British Association of Public Safety Officials / BAPCO Journal - Knowledge exchange by and for public safety professionals

British Association of Public Safety Communications Officials
Advanced search

You are in:

Public safety, comms and spectrum: position paper

24 February, 2014

British APCO requirements to assure mission critical communications and harmonised spectrum for interoperability of UK public safety responders.

Executive summary

British APCO is the only independent body representing the interests of those who use public safety communications. HM Government, through its Emergency Services Mobile Communications Programme (ESMCP), is in the process of procuring a replacement for the existing trunk-based radio (TETRA) network. The intention is to change the Emergency Services Network (ESN) to a 4G/LTE technology platform – a move which British APCO fully supports. It is a significant step to change the technology platform as well as potentially the supplier(s).

In the short term, British APCO believes that a smooth migration is vital in order to minimise the impact to public safety responders and the communities they serve. There is a general consensus that not all of the existing public safety voice features such as mission critical push-to-talk  will be standardised in time for the start of the ESN rollout. Implementation of the standards may take up to a further two years.  A smooth migration therefore depends on either parallel running of the two technologies (until the appropriate standards are in place) or some form of interim service. Either way, the move to 4G/LTE will require extensive testing to prove ability to perform in the operational environment.

In the longer term, British APCO believes that sufficient harmonised 700MHz spectrum should be made available for public safety use in order to cater for both additional capacity and enhanced interoperability. Sufficient controls need to be put in place to allow for robust pre-emption to guarantee access to mission critical communications at all times or lives will be lost.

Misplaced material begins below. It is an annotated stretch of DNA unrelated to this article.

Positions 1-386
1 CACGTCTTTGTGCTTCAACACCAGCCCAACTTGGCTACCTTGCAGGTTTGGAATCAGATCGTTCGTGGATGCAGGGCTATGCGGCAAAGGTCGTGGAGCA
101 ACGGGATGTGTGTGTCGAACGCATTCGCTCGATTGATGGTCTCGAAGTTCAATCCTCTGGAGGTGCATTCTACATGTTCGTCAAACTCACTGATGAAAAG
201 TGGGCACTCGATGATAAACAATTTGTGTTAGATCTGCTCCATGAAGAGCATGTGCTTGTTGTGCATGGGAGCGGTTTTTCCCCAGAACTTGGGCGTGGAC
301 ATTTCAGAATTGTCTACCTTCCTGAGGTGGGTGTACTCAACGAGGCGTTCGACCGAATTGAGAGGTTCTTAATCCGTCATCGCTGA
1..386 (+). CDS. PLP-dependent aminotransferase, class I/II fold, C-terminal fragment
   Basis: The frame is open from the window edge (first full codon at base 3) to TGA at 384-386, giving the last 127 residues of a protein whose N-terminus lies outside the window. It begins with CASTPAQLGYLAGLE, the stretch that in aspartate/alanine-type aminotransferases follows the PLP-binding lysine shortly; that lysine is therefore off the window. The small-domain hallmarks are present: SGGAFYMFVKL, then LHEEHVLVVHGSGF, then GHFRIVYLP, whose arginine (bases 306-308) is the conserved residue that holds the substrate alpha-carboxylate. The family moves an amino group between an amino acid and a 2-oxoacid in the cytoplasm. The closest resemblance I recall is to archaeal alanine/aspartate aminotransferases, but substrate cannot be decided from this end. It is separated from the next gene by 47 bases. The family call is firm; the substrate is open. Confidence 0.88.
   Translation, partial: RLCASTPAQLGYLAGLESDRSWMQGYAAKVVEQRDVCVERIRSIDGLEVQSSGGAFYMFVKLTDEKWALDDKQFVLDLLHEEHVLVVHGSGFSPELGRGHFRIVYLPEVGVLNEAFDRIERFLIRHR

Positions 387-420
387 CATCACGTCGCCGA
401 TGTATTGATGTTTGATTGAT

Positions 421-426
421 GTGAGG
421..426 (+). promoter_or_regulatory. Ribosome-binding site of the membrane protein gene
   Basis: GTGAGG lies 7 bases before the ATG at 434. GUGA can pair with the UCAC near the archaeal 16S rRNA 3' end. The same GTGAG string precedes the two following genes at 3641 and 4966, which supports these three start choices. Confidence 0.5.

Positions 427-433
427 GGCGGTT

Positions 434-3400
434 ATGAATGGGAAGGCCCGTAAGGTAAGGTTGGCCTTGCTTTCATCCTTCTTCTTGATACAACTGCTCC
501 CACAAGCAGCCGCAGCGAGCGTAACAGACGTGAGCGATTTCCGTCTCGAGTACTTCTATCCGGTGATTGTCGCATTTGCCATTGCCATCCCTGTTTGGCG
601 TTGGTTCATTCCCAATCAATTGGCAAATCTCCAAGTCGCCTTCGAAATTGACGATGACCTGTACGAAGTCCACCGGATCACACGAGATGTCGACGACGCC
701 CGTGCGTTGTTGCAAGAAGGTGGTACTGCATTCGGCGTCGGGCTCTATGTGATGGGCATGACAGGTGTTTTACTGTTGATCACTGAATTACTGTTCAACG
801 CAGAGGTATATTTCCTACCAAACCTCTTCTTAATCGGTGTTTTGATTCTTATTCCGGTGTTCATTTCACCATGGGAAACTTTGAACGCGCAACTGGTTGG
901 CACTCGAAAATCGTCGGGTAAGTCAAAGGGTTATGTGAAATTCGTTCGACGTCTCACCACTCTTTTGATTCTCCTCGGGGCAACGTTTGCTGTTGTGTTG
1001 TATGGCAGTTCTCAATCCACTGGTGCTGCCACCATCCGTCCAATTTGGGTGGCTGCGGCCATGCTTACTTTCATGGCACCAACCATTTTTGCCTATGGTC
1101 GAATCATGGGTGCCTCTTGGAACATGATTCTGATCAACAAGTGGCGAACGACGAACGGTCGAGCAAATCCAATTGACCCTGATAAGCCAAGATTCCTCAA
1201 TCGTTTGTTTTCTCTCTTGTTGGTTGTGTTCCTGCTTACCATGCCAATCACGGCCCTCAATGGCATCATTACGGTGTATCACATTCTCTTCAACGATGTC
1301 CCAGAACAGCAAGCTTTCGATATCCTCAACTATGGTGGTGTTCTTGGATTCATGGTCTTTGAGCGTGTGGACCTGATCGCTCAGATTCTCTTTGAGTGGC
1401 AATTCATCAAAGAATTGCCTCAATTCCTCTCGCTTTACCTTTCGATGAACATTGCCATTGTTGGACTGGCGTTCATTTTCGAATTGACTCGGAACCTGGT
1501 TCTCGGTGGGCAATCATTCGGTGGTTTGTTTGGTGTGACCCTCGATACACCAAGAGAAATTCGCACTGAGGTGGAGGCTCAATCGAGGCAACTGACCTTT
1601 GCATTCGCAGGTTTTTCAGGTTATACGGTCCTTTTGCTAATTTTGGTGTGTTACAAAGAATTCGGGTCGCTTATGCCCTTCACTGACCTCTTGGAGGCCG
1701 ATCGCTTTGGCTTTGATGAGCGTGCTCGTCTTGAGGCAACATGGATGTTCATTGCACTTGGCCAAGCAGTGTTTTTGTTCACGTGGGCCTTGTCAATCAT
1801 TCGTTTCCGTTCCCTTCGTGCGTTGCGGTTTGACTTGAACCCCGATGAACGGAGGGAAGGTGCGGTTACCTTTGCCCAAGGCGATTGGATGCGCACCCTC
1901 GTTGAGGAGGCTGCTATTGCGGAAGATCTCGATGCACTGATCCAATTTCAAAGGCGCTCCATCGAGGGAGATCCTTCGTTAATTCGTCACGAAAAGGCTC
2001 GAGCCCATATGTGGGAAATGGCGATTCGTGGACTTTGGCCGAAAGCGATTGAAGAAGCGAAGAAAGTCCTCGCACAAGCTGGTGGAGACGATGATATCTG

If the spectrum is sold off or leased without such controls with the risk determined by the commercial operators, there is the potential for commercial imperatives to take precedence over public safety user requirements. At a future time of need this could jeopardise the ability to provide the necessary resilience, coverage and capacity as described in British APCOs ‘4Cs’ model with no guarantee of an adequate long term solution.


British APCO is an independent, not-for-profit organisation that seeks to enhance the use of public safety technologies and to foster understanding between users, Government and commercial suppliers. British APCO worked with the Public Safety Radio Communications Programme to develop user requirements for the TETRA system introduced by a previous Government in the 1990s. Today, British APCO maintains a close interest in the replacement national mobile communications service or Emergency Services Network (ESN) to assure public safety needs.  This paper sets out what British APCO believes is the best position for public safety in the UK in the short and longer term following wide consultation with industry and users. It addresses future needs for mission critical voice and data (MCV and MCD) and associated spectrum to ensure a guaranteed service, however the ESN is provisioned.


The UK public safety sector needs to operate on a reliable communications platform for both voice and data services. This is a pivotal and critical time and it is imperative that there is a clear understanding of what is required and the resultant risks if needs are not met. It’s important for public safety users and commercial suppliers to have full sight of the total service solution to avoid any unnecessary cost of customised/interim terminals and the additional migration work once a final spectrum solution has been secured. Public safety users are dependent on a resilient infrastructure and geographically based coverage with sufficient capacity and a guaranteed availability of spectrum. This is particularly critical when all or part of this public communications network becomes disabled or ineffective, or it is required to deal with a heavy increase in usage due to planned events (such as the Olympics), or indeed unplanned major incidents.